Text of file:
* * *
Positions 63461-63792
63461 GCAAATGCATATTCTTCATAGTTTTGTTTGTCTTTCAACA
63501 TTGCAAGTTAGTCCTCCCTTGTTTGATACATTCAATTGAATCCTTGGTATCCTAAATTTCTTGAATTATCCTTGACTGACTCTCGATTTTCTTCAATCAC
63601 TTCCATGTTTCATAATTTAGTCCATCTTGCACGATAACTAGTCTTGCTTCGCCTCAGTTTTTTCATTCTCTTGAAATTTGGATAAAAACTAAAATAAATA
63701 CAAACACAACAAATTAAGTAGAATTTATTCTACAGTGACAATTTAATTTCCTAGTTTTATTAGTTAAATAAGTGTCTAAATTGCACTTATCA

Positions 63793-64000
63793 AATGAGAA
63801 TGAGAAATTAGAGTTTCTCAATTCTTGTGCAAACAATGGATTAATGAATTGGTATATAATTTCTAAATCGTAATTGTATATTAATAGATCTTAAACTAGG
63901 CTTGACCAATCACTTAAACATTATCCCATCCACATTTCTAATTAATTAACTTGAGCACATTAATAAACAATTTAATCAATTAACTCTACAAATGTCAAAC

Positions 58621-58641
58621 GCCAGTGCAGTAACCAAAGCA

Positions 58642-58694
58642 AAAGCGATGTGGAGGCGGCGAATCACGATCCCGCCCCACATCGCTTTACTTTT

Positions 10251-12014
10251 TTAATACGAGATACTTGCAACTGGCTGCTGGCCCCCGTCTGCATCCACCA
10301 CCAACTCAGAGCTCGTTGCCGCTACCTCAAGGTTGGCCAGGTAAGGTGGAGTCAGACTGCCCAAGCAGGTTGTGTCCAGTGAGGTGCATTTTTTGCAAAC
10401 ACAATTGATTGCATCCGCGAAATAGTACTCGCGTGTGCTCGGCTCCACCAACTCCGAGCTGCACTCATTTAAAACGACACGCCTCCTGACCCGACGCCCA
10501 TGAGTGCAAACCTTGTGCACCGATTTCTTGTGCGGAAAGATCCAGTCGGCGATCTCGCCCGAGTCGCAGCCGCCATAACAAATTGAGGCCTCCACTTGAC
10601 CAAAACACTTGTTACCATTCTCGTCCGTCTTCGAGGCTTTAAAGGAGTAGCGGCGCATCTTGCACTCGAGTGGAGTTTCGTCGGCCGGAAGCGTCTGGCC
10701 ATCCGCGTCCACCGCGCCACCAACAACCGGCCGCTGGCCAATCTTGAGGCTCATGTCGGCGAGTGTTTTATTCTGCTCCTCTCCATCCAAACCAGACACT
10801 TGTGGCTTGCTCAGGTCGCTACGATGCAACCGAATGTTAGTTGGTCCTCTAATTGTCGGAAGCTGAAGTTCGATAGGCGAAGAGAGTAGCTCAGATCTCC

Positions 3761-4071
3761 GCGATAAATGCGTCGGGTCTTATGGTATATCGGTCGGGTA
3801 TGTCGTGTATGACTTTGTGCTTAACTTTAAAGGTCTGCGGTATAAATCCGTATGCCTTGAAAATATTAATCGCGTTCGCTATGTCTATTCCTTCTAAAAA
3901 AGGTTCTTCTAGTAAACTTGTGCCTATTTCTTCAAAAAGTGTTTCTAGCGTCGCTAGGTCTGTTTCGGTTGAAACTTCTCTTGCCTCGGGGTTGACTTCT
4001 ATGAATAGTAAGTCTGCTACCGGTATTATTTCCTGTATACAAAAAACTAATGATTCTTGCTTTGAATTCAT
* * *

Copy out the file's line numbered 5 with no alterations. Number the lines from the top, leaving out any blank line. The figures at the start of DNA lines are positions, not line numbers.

63701 CAAACACAACAAATTAAGTAGAATTTATTCTACAGTGACAATTTAATTTCCTAGTTTTATTAGTTAAATAAGTGTCTAAATTGCACTTATCA